Although advances in proteomics technologies, sample conditioning, and analysis methods have greatly improved productivity and efficiency in biomarker discovery, biomarker verification and validation remains a significant, costly, and high-risk undertaking in the commercial development and deployment of novel biomarkers for CKD . ARFI, which is based on mechanical property, may be a useful new technology for detecting and classifying CKD potentially. With the improvement of this technology, it may have more advantages and better diagnostic performance in the future.
We are grateful to the patients and healthy volunteers for agreeing to participate in this study.
Conceived and designed the experiments: HXX. Performed the experiments: AP HJF LHG. Analyzed the data: HJF. Contributed reagents/materials/analysis tools: AP. Wrote the paper: LHG HXX YFZ LNL AP.
- 1. Coresh J, Astor BC, Greene T, Eknoyan G, Levey AS (2003) Prevalence of chronic kidney disease and decreased kidney function in the adult US population: Third National Health and Nutrition Examination Survey. Am J Kidney Dis 41: 1–12.
- 2. Bello AK, Nwankwo E, El Nahas AM (2005) Prevention of chronic kidney disease: a global challenge. Kidney Int Suppl: S11–17.
- 3. Nugent RA, Fathima SF, Feigl AB, Chyung D (2011) The burden of chronic kidney disease on developing nations: a 21st century challenge in global health. Nephron Clin Pract 118: c269–277.
- 4. Zhang L, Wang F, Wang L, Wang W, Liu B, et al. (2012) Prevalence of chronic kidney disease in China: a cross-sectional survey. Lancet 379: 815–822.
- 5. Palmeri ML, Nightingale KR (2011) Acoustic radiation force-based elasticity imaging methods. Interface Focus 1: 553–564.
- 6. D’Onofrio M, Gallotti A, Mucelli RP (2010) Tissue quantification with acoustic radiation force impulse imaging: Measurement repeatability and normal values in the healthy liver. AJR Am J Roentgenol 195: 132–136.
- 7. Friedrich-Rust M, Nierhoff J, Lupsor M, Sporea I, Fierbinteanu-Braticevici C, et al. (2012) Performance of Acoustic Radiation Force Impulse imaging for the staging of liver fibrosis: a pooled meta-analysis. J Viral Hepat 19: e212–219.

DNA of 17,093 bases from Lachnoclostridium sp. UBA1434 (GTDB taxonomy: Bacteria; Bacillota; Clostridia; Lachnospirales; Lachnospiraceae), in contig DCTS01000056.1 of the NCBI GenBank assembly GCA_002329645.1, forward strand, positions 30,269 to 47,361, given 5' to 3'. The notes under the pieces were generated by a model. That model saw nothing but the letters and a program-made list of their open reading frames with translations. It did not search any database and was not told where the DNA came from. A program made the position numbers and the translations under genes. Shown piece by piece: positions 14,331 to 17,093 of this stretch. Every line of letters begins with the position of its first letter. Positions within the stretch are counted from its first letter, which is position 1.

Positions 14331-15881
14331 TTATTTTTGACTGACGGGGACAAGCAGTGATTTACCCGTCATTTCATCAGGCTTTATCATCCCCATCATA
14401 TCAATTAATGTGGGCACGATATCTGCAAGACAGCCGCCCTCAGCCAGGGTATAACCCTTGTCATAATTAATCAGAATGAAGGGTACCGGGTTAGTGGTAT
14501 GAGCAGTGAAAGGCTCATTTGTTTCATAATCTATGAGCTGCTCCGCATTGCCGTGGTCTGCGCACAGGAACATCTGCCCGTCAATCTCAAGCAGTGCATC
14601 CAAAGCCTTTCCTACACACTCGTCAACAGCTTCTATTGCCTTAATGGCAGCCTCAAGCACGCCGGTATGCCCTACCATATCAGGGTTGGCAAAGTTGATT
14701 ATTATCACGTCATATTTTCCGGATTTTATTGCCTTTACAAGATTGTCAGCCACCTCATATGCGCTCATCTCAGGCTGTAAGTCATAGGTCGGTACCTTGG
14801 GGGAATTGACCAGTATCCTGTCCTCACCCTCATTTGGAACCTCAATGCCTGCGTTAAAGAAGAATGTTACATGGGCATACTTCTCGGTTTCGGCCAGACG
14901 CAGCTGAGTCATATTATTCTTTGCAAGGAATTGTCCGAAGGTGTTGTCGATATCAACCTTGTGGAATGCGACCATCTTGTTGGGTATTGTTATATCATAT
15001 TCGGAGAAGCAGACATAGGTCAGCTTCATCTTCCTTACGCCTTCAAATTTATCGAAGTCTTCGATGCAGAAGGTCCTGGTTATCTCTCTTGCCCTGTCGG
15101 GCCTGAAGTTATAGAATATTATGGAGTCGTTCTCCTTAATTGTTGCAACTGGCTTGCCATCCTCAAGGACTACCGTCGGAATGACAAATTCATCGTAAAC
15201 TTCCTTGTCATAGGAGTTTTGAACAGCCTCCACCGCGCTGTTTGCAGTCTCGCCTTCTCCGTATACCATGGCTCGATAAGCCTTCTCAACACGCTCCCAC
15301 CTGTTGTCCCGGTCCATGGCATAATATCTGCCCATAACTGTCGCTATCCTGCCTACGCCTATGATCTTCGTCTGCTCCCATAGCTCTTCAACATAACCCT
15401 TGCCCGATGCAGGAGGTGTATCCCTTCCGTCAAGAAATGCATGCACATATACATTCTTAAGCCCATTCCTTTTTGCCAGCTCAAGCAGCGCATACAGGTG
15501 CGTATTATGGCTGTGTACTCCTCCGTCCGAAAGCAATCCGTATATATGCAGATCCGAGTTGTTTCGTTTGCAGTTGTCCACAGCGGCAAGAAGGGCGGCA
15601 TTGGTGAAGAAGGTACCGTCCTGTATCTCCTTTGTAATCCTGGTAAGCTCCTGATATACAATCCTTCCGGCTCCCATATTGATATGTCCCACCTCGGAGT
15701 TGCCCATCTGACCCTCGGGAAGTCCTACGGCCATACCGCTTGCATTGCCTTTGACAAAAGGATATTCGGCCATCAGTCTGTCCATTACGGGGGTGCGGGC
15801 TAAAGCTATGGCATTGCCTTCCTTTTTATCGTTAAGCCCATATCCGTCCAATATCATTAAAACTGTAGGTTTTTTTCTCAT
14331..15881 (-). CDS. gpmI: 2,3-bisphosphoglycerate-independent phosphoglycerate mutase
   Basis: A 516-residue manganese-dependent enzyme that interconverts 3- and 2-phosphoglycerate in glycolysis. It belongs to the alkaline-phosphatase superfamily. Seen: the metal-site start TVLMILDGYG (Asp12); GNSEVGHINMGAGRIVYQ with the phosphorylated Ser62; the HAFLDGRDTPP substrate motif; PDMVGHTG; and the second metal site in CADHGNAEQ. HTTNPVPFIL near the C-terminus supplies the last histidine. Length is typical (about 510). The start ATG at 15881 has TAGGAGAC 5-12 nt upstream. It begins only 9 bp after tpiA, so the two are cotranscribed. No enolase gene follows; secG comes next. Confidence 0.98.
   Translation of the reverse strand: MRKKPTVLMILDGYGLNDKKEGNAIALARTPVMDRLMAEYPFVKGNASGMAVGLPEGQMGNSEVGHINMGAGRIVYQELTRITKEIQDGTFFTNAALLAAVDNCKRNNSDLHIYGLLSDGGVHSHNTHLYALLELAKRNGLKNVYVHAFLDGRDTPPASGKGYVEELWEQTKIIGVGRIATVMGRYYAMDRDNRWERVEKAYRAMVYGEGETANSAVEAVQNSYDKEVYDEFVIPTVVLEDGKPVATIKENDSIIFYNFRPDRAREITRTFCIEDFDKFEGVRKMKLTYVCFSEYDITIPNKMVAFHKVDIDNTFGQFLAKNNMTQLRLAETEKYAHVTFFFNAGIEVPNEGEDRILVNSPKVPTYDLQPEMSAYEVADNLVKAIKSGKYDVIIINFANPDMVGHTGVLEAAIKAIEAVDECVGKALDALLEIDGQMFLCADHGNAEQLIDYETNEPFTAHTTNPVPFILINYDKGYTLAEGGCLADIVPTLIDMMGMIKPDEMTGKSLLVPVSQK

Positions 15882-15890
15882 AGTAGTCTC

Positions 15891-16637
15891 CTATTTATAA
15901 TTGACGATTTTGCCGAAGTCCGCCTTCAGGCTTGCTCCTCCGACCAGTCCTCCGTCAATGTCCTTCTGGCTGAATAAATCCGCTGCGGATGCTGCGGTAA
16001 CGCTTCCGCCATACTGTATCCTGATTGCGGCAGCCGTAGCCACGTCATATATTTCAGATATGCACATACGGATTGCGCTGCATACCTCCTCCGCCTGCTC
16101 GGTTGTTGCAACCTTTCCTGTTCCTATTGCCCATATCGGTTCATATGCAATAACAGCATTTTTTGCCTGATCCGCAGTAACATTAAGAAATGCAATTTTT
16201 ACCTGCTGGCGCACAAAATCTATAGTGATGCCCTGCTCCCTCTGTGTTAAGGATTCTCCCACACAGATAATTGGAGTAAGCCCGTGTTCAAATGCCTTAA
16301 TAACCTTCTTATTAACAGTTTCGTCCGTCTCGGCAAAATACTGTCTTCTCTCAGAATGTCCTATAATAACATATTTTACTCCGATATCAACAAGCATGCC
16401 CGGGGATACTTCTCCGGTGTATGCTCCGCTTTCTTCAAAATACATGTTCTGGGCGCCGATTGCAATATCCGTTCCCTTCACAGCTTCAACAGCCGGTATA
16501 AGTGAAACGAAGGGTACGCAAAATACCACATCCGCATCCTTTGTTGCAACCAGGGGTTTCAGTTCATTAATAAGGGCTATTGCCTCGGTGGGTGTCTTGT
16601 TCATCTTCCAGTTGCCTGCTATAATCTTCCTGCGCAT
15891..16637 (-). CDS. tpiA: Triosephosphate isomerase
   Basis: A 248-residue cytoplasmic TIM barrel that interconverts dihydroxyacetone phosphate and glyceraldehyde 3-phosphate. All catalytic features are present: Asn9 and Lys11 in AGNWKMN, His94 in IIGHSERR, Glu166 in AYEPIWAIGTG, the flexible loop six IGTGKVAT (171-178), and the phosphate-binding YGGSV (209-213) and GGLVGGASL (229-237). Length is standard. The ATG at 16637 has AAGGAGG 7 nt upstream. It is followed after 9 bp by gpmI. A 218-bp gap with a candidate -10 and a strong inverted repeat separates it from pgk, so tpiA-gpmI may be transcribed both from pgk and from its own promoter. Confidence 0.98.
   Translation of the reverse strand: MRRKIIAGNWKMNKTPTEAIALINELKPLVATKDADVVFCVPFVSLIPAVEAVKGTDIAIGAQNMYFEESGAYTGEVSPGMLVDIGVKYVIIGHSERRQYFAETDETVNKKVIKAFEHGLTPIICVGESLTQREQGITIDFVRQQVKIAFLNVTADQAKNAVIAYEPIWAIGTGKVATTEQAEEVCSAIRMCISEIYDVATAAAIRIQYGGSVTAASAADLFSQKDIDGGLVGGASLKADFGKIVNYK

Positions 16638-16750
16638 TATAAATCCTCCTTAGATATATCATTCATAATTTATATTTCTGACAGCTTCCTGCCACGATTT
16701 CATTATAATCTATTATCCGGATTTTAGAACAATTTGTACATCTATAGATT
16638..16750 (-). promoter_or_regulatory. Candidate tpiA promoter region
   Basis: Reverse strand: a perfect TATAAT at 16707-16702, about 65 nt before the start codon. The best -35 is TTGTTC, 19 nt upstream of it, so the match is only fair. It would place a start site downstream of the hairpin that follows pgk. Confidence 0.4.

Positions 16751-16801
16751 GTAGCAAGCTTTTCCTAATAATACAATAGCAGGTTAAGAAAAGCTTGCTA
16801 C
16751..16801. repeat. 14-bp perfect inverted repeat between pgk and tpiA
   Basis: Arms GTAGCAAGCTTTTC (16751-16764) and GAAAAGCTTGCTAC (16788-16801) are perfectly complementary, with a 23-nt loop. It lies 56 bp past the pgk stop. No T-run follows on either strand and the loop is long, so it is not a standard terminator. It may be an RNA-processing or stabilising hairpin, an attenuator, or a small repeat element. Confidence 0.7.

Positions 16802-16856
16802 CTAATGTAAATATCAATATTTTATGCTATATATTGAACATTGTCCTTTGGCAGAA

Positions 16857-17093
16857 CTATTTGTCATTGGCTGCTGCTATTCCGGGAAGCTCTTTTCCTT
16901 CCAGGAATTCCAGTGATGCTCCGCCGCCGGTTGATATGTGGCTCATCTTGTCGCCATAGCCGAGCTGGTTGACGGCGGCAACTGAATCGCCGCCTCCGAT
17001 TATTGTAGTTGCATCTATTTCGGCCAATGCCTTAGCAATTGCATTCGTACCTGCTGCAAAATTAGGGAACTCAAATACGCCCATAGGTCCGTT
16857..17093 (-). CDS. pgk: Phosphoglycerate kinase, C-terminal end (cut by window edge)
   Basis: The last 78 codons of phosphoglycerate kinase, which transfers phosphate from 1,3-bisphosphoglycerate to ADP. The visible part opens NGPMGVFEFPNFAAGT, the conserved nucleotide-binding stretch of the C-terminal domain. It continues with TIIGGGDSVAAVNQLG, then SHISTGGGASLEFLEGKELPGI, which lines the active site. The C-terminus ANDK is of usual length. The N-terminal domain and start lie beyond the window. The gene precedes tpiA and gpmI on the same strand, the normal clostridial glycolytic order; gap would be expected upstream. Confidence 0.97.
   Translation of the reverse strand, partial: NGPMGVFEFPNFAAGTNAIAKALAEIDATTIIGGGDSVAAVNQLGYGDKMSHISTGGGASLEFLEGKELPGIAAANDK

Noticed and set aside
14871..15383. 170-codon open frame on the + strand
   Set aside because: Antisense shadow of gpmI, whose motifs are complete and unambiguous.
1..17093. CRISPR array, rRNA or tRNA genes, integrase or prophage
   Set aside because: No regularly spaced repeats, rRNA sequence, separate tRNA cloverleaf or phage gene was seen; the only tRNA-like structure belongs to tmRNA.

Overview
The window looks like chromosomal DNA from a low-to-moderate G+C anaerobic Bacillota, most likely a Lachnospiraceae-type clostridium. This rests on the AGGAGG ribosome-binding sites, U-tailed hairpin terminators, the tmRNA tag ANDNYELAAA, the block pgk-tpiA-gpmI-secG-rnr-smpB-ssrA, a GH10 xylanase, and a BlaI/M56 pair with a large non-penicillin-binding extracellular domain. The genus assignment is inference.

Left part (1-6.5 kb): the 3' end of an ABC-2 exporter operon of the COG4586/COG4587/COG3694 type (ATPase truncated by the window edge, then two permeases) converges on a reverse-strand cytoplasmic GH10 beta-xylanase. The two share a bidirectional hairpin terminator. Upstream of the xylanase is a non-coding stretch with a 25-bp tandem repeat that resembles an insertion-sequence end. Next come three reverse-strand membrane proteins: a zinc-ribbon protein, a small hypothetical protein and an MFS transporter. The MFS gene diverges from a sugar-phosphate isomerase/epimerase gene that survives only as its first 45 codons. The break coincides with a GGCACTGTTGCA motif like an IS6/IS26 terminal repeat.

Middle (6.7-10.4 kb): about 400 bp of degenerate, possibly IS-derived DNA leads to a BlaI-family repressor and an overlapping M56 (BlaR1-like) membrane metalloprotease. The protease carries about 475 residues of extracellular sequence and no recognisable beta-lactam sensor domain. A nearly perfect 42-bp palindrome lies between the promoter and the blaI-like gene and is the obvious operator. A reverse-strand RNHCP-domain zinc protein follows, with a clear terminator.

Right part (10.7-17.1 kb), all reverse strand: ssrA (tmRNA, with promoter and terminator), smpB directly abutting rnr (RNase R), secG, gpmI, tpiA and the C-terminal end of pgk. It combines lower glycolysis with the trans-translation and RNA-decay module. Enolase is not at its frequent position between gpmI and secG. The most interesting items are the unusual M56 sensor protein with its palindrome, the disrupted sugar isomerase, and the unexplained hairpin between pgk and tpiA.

- 8. Kircheis G, Sagir A, Vogt C, Vom Dahl S, Kubitz R, et al. (2012) Evaluation of acoustic radiation force impulse imaging for determination of liver stiffness using transient elastography as a reference. World J Gastroenterol 18: 1077–1084.
- 9. Friedrich-Rust M, Buggisch P, de Knegt RJ, Dries V, Shi Y, et al. (2013) Acoustic radiation force impulse imaging for non-invasive assessment of liver fibrosis in chronic hepatitis B. J Viral Hepat. 20: 240–247.
- 10. Zheng XZ, Ji P, Mao HW, Zhang XY, Xia EH, et al. (2011) A novel approach to assessing changes in prostate stiffness with age using virtual touch tissue quantification. J Ultrasound Med 30: 387–390.
- 11. D’Anastasi M, Schneevoigt BS, Trottmann M, Crispin A, Stief C, et al. (2011) Acoustic radiation force impulse imaging of the testes: a preliminary experience. Clin Hemorheol Microcirc 49: 105–114.
- 12. Bai M, Du L, Gu J, Li F, Jia X (2012) Virtual touch tissue quantification using acoustic radiation force impulse technology: initial clinical experience with solid breast masses. J Ultrasound Med 31: 289–294.
- 13. Zhang YF, Xu HX, He Y, Liu C, Guo LH, et al. (2012) Virtual touch tissue quantification of acoustic radiation force impulse: a new ultrasound elastic imaging in the diagnosis of thyroid nodules. PLoS One 7: e49094.
- 14. Solez K, Colvin RB, Racusen LC, Sis B, Halloran PF, et al. (2007) Banff ′05 Meeting Report: differential diagnosis of chronic allograft injury and elimination of chronic allograft nephropathy (‘CAN’). Am J Transplant 7: 518–526.
- 15. Stock KF, Klein BS, Vo Cong MT, Sarkar O, Romisch M, et al. (2010) ARFI-based tissue elasticity quantification in comparison to histology for the diagnosis of renal transplant fibrosis. Clin Hemorheol Microcirc 46: 139–148.
- 16. Ma YC, Zuo L, Chen JH, Luo Q, Yu XQ, et al. (2006) Modified glomerular filtration rate estimating equation for Chinese patients with chronic kidney disease. J Am Soc Nephrol 17: 2937–2944.
- 17. K/DOQI clinical practice guidelines for chronic kidney disease: evaluation, classification, and stratification. Am J Kidney Dis 39: S1–266.
- 18. Levey AS, Stevens LA, Schmid CH, Zhang YL, Castro AF 3rd, et al (2009) A new equation to estimate glomerular filtration rate. Ann Intern Med 150: 604–612.
- 19. Levey AS, Atkins R, Coresh J, Cohen EP, Collins AJ, et al. (2007) Chronic kidney disease as a global public health problem: approaches and initiatives - a position statement from Kidney Disease Improving Global Outcomes. Kidney Int 72: 247–259.